How to Find Out If You’re Buying a Valid Insurance Policy

So you’ve bought your auto coverage policy. Your trusted agent and you suss out the details, you’re out the door, then on the road expecting to be a legal driver.

Then you find out that policy was invalid. What’s worse, your trusted agent didn’t even have a license to sell coverage.

A scary scenario, but one that played out in Michigan last month when state regulators there issued consumer protection bulletins about Shaker Uddin Sadeak and Al Baraka Enterprise, a licenseless agent and firm that sold “bogus certificates purporting to have coverage” for vehicles.

For the Detroit-area consumers who were fooled into buying from Sadeak, the state’s insurance commissioner Kevin Clinton had a sobering message: “Right now they’re driving without insurance.”

So how does a consumer avoid such traps? And how does a consumer validate his or her choice of agent?

Three Words: Research, Research, Research

Clinton also said that it’s up the consumer to “do their homework and use every available resource” to nail down what they want in an insurance agent and what that agent’s background is.

In short, consumers need to research their choice of agent themselves. The more exhaustive the search, the better chance you have of knowing what kind of business you’re getting into; but fret not, there’s a lot of help out there.

Your average Web surfer can identify an agent’s license (or lack thereof if that agent doesn’t have one—a big red flag) through any of your state regulators’ licensee searches.
For example, let’s say that you’re considering purchasing coverage from a California insurance agent named Maria Balandra. Visit the California Department of Insurance’s (CDI) “license status inquiry” system, click on “Name search,” input her last name (make sure it’s only the last name), pull up her agent history and—waddayaknow—we see that her license as a casualty/property agent expired on Oct. 31.

But let’s dig a bit deeper by visiting the state regulators’ “formal enforcement actions” page, where, after searching for her last name and following the links, you’ll find that Balandra was barred from the insurance practice after eight counts of various criminal charges were brought against her in late August.

Digging even deeper could send you to a search engine, where inputting Balandra’s name will likely bring up a few news articles along with an informative press release from regulators about Balandra’s arrest on counts of grand theft and burglary. According to the September release about her specific case, regulators allege that Balandra withheld portions of clients’ premiums that were marked for insurers and used them for herself, collecting almost $9,500 between 2008 and 2010.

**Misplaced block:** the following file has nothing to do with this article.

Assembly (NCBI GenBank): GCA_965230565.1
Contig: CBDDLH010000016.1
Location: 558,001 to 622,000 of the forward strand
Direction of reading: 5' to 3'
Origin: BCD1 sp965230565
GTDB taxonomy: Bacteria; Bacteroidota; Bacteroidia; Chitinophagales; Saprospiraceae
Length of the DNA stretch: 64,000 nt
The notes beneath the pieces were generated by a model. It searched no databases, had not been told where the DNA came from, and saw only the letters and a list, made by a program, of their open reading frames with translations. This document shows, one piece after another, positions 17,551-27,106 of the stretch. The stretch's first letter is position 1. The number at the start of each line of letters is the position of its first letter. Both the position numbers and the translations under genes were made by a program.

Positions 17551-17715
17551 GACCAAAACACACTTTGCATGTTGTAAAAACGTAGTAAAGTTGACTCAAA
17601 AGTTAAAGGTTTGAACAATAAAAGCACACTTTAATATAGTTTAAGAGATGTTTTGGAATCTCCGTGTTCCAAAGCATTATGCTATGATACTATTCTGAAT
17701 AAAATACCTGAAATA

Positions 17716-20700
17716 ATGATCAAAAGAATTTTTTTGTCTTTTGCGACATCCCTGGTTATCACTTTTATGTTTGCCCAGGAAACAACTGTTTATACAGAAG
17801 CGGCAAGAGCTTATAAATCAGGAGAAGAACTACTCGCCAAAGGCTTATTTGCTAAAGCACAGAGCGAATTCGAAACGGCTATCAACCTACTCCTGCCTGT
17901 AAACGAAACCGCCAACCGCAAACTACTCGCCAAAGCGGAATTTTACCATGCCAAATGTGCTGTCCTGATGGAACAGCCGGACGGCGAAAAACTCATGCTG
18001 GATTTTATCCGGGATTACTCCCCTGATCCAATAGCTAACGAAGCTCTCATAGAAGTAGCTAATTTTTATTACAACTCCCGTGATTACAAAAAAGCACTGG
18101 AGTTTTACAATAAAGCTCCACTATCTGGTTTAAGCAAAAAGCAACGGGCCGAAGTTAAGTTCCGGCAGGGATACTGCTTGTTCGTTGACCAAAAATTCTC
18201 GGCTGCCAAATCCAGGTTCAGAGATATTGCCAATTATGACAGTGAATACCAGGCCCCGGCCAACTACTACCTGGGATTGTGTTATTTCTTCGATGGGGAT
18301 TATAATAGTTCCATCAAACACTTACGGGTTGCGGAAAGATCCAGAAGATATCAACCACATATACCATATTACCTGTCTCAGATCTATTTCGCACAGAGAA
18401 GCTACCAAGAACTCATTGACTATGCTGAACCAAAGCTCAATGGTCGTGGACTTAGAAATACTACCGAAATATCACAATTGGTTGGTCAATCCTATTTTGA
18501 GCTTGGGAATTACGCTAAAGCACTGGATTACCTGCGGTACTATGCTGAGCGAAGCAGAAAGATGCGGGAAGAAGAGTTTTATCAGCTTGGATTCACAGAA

“Investigators discovered that victims would go to the office and pay Balandra for a year’s premium on their home or auto policies, and in turn she would make small payments on the policy and allegedly keep the remainder of the premiums,” the CDI said in a statement about the Balandra case.

In other words, that’s a bad choice for an agent. Whew, crisis averted.

In another instance, say you’re a Florida resident who wants to check out the background of Richard Incandela, a life insurance salesman. It’s a simple lookup through OFIR’s “licensee search,” which will return no results for any Incandelas of that name. The verdict? No license, no sale. (Turns out this particular Incandela came up empty in the search because he didn’t even have a license and was convicted of collecting life insurance premiums for personal use.)

Going straight to your insurance department is also helpful. Regulators across the U.S. are there to answer any questions about car insurance claims, licensing, and validity of agents, brokers, and insurers of all different sizes. They also offer “indexes” that run down the complaints that are filed against insurers, so you can see for yourself if you think you’ll have your insurance needs met.

So, to review: Use license searches from state regulators, research (then do it again before doing some more), and ask your state regulator if you have any remaining questions.

Things to Keep in Mind

Agents are required to display their licenses in Michigan, so consumers should feel justified in asking for a copy, though it’s always best to then verify it through the database.

The OFIR offers the following recommendations and things to consider about your selection of agent:

Referrals: Nothing’s more trusted than a trusty source, so go to family, friends, and the like who could know a surefire agent that is tailor-fitted to your needs.
Customer Service: If you “have conversations or meet with prospective agents,” according to the OFIR, you’ll get a better handle on how that agent will treat you and if that treatment is good enough for you.
Licensing: An agent should be licensed in the state you’re want that policy to be in, so ensure you’re not getting a worthless policy from a license-less agent.
Complaints: Requesting regulators’ records on a company will get you their complaint record, which illuminates what kind of company they are and if you want them as your coverage provider.
Financial Strength: Nobody wants to lose their coverage because their provider went under. Check with reputable consumer advocate agencies like the Better Business Bureau and A.M. Best to see if your choice of insurer has a strong financial backbone.